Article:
The American Immigration Council and the National Immigration Law Center recently delivered a unified message urging the executive branch to use an immigration directive known as “prosecutorial discretion”. The 12 page letter (copy), signed by over 130 immigration law teachers and scholars, painstakingly lists a number of long standing legal foundations, historical perspectives, and precedents. The call to action is loud and clear. President Obama’s administration has a legal right to maximize its authority by using prosecutorial discretion – enforcing immigration laws when there are limited or scarce resources or a humanitarian reason - as frequently used in the past.
A well-thought-out case is made justifying the legality of prosecutorial discretion. The letter purposefully did not include a formal position on what steps the administration should take. However, the discourse highlights the legal and ethical options available to the Executive Branch of government to help protect undocumented immigrants, especially those with intellectual or economic promise, from removal based on humanitarian reasons. A number of administrations using the immigration directive were cited as examples – including President Obama’s immediate predecessor George W. Bush, George Bush Sr., and Ronald Regan.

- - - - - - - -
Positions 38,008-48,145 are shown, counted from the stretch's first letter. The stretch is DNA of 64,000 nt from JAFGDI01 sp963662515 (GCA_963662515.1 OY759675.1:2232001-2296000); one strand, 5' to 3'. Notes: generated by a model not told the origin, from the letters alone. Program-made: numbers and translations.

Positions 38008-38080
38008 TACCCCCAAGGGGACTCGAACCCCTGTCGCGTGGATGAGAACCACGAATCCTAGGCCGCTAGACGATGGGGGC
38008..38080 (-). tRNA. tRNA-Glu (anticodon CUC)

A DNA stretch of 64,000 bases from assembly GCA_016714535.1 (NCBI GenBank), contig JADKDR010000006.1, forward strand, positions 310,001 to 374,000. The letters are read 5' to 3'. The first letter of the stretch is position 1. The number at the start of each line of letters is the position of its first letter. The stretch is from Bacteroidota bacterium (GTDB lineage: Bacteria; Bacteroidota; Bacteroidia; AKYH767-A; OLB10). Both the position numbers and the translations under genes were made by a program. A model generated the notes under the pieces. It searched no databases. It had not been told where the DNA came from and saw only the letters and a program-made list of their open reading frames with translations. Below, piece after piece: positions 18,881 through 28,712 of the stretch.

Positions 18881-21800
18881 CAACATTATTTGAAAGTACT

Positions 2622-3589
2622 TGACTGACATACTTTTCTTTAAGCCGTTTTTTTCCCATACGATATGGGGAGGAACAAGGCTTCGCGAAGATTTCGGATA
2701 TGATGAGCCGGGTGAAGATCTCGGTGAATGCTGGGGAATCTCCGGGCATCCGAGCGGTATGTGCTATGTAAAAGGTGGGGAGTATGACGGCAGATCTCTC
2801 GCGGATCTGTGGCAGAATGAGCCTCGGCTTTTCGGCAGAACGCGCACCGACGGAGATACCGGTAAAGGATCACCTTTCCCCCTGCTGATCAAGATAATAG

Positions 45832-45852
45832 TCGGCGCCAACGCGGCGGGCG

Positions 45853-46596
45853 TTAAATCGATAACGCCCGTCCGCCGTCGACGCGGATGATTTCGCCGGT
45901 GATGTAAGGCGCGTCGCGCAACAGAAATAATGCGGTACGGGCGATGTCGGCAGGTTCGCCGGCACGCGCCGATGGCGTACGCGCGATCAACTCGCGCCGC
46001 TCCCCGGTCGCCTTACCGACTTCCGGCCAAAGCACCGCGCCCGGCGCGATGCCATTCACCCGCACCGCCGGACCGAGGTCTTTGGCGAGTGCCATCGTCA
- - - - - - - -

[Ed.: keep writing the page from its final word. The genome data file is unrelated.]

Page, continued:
The letter makes several claims about the White House's impact on immigration law (or the lack thereof!). It points out that President Obama has not contributed anything new to the immigration status. Particularly since “deferred action” had an existing designation years before he came into office. In other words, the Obama administration’s implementation of the Deferred Action for Childhood Arrivals (DACA) program essentially acts as an expansion to a pre - existing category in the immigration system. Further, Obama’s approach to immigration law enforcement appears apprehensive and investigative. Arguably, his hesitancy to use prosecutorial discretion has allowed unfair due process in detentions, as well as the removals of over two million people. Thus causing the United States to be `in the midst of a humanitarian crisis' due in part to the alarmingly high level of family separations.
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